Tommy Metthe/The Arkansas Democrat-Gazette via AP
Students head to Little Rock Central High School on Monday, August 24, 2020, for the first day of classes in the Little Rock School District.
Arkansas public high school students enrolled in a controversial Advanced Placement African American Studies course cannot receive credit toward graduation, state education officials told districts last week.
The guidance from the Arkansas Department of Education comes as teachers and students across the state prepare to start the school year on Monday.
Several high schools — including Central High School in Little Rock, which was once the center of a historic struggle to desegregate schools — plan to offer the course this school year.
However, According to the Arkansas TimesA state education official told high school teachers by phone Friday that the department would not approve the course for credit.
Arkansas Department of Education spokeswoman Kimberly Mundell said in an email to CNN on Tuesday that it “encourages the teaching of all American history and supports rigorous courses that are not based on concepts or teachings.”
The move by the Department of Education follows Governor Sarah Huckabee Sanders Signed the executive order In January it banned “teaching and critical race theory in schools”.
Arkansas Gov. Sarah Huckabee Sanders signs an education overhaul bill into law Wednesday, March 8, 2023, at the state Capitol in Little Rock, Ark. (AP Photo/Andrew DeMillo)
It comes amid similar efforts by Republican leaders in other states to limit what can be included in black history education. Earlier this year, Florida Governor Ron DeSantis rejected the AP African American Studies curriculum because it included lessons on reparations, Black Queer Studies and the Black Lives Matter movement.
Ali Noland, a Little Rock school board member and attorney, said the curriculum is “the antithesis of teaching.”
“This course is an essential and important part of American history, but it’s about giving students an original document so they can learn critical thinking skills to interpret and make their own decisions about these topics,” Noland told CNN.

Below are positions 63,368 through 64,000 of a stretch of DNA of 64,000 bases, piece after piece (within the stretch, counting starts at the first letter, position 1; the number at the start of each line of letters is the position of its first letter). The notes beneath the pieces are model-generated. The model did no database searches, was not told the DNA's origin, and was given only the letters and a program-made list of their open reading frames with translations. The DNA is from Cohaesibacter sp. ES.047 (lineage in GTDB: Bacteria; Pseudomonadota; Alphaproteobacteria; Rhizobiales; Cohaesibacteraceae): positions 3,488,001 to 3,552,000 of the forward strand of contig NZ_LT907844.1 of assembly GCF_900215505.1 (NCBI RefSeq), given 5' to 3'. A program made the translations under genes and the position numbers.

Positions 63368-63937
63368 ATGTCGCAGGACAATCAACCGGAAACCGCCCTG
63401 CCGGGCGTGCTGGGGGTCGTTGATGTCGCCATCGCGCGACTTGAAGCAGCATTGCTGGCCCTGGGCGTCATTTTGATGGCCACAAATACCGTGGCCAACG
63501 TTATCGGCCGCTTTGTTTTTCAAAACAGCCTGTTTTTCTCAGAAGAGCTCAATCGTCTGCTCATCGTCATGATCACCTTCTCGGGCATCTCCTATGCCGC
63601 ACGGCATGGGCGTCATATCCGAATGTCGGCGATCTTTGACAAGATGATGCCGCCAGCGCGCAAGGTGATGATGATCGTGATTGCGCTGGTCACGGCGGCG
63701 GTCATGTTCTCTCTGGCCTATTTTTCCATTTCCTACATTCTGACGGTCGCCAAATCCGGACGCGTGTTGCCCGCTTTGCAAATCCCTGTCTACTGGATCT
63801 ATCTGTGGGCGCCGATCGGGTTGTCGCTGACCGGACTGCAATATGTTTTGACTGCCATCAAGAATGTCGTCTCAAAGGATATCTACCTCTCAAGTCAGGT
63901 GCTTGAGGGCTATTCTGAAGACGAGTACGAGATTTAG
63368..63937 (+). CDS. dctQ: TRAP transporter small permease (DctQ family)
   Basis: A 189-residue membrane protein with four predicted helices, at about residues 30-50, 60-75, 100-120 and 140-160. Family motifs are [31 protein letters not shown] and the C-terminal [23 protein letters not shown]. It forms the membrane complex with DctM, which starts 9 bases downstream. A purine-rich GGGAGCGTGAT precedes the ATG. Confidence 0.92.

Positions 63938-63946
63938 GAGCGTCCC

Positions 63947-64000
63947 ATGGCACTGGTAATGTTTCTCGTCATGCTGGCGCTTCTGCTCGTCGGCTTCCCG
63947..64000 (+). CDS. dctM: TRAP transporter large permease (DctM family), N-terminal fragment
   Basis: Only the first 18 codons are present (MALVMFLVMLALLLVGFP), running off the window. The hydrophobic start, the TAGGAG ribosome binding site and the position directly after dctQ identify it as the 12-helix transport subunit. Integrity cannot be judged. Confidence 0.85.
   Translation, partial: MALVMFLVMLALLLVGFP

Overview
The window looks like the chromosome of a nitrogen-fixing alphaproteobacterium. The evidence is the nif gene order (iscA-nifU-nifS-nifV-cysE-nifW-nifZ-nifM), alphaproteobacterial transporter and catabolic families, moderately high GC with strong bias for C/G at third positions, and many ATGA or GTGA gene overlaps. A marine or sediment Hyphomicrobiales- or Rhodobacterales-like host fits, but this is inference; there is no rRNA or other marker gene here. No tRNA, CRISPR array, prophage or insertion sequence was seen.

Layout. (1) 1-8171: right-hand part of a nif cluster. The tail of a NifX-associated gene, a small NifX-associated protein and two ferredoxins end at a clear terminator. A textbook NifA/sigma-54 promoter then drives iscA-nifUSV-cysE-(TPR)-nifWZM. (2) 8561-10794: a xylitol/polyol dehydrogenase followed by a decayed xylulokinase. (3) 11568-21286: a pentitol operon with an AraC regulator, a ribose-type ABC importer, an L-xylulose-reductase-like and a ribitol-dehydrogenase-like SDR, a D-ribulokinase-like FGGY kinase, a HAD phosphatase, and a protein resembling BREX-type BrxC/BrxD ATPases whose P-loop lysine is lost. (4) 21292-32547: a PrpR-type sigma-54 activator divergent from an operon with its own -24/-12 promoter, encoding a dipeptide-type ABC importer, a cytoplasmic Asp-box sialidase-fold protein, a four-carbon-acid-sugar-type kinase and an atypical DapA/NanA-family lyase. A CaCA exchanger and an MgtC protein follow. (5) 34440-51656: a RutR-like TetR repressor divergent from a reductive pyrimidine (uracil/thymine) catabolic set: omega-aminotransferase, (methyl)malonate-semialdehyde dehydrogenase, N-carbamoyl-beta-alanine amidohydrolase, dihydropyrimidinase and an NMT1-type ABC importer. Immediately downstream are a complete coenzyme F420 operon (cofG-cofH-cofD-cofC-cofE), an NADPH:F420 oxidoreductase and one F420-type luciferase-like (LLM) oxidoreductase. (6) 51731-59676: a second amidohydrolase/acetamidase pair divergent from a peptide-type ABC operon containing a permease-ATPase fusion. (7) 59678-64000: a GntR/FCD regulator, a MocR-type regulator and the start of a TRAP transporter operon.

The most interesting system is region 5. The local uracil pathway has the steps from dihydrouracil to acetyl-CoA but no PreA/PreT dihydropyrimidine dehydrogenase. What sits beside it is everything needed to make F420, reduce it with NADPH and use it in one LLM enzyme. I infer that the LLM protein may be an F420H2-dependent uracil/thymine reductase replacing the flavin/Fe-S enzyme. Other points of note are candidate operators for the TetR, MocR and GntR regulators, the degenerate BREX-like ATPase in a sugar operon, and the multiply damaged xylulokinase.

The College Board initially tried to revise the curriculum, but the decision sparked outrage among educators and activists, who said students should learn the “full history” of the black experience in America.
Alexa Henning, spokeswoman for Sanders he tweeted on Monday AP African American Studies “may not meet graduation requirements and may not conform to the rules of the department’s AP program like other validated subjects.”
Henning added, “Students are not offered an exam during the 22-23 school year, and the coursework may not be expressed in college credit.”
He noted that there is another African American history course that students can take for credit.
The Little Rock school district said in a statement late last week that the state Department of Education would “only award local credits for coursework.”
The district said it is exploring options to allow students to still benefit from the course despite the state’s decision.
“At this time, we are weighing the options presented to us with staff at Central High School and will decide on next steps within 24-48 hours,” the statement said. “Rest assured, we are actively working to ensure that our students continue to receive a well-rounded education that includes diverse perspectives and meaningful learning opportunities.”
Central High School gained national attention in 1957 when nine black students, known as the “Little Rock Nine,” enrolled at the school, marking the landmark Brown v. Desegregated public schools unconstitutional to review Board of Education ruling. On the first day of school, students were met by an angry white mob rejecting integrated schools and the National Guard blocking the entrance.
“Nowhere do I think the study of this history is more important than in the classroom at Little Rock Central High School, a National Historic Site based on American history and its role in the Civil Rights Movement,” Noland said.
The AP African American Studies course was offered in 60 high schools last school year.
According to the College BoardThe pilot course is slated to expand to hundreds of additional high schools this school year, with the first courses beginning in the spring of 2024. The course will be available to all schools in the 2024-25 academic year.
According to Noland, nearly 100 students enrolled at Central High this school year.
“We want to give our students every opportunity,” Noland said. “Other students in other states can take AP courses and get all the benefits — things like getting college credit and weighted GPAs — and here in Arkansas now because of this decision, the only students who can take these courses are students who can have their degree loan waived for a year of such courses.
The Arkansas Legislative Black Caucus released a statement Monday expressing “outrage” at the Department of Education’s decision. “This further perpetuates the marginalization of African Americans and denies all students the opportunity to learn about the unique history and experiences or our community,” the caucus said.